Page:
In 1950 she received her bachelor"s degree from the College of Wooster and in 1964 her Doctor of Philosophy from the University of Southern California.
She was greatly respected as a geneticist. In 1952 Chase was a young laboratory assistant to American bacteriophage expert Alfred Hershey at Cold Spring Harbor Laboratory from the Carnegie Institution of Washington. This was where the well-known Hershey–Chase experiment was performed.
The experiment helped to confirm that it was deoxyribonucleic acid, and not protein, that was the genetic material through which traits were inherited.
This result was contrary to prevailing scientific opinion at the time. In 1953 Chase moved to a post at the Oak Ridge National Laboratory in Tennessee, and she later also worked at the University of Rochester.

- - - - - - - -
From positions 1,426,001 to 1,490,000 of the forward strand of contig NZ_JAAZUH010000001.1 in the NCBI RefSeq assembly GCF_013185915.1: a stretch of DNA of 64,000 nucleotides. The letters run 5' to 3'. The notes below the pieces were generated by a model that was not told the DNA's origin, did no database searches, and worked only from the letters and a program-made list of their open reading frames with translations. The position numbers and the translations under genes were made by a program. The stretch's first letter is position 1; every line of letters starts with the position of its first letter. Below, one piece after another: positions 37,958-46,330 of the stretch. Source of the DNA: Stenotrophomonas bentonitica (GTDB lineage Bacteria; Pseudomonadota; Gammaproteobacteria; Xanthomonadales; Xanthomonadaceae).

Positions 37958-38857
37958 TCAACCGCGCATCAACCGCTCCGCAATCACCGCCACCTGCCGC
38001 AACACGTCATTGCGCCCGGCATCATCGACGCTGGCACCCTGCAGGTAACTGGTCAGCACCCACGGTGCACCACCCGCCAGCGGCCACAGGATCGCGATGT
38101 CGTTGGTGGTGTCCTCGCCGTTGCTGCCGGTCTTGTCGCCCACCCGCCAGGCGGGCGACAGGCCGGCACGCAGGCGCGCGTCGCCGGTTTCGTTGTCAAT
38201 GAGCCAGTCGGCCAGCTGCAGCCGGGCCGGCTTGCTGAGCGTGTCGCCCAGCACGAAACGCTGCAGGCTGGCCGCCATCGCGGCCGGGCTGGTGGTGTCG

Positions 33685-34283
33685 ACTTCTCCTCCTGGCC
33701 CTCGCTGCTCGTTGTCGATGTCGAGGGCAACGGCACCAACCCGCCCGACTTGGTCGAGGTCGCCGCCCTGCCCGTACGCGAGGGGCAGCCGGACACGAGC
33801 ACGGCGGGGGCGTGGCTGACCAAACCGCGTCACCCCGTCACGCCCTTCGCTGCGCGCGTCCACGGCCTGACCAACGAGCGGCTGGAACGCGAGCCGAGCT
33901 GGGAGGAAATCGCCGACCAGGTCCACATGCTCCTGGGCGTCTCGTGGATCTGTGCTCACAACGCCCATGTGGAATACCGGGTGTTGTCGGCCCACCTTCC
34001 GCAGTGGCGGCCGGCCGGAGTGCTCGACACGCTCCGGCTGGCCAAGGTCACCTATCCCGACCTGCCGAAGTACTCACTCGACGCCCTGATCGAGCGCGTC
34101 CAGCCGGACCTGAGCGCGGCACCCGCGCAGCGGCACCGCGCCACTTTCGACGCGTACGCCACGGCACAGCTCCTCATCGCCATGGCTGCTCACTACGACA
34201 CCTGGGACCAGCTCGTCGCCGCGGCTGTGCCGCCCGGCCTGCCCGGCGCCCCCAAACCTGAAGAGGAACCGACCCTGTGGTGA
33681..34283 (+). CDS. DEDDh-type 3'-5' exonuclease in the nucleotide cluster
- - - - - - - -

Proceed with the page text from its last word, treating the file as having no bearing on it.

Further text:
During the 1950s she returned to Cold Spring Harbor to take part in meetings of the Phage Group of biologists. A series of personal setbacks through the 1960s ended Chase"s career in science.
She spent decades suffering from a form of dementia that robbed her of short-term memory.
She died of pneumonia on August 8, 2003, at the age of 75. Hershey, A. Doctorate. and Martha Chase. "Independent Functions of Viral Protein and Nucleic Acid in Growth of Bacteriophage." J. General
Physiological, 36 (1): 39-56.
September 20, 1952.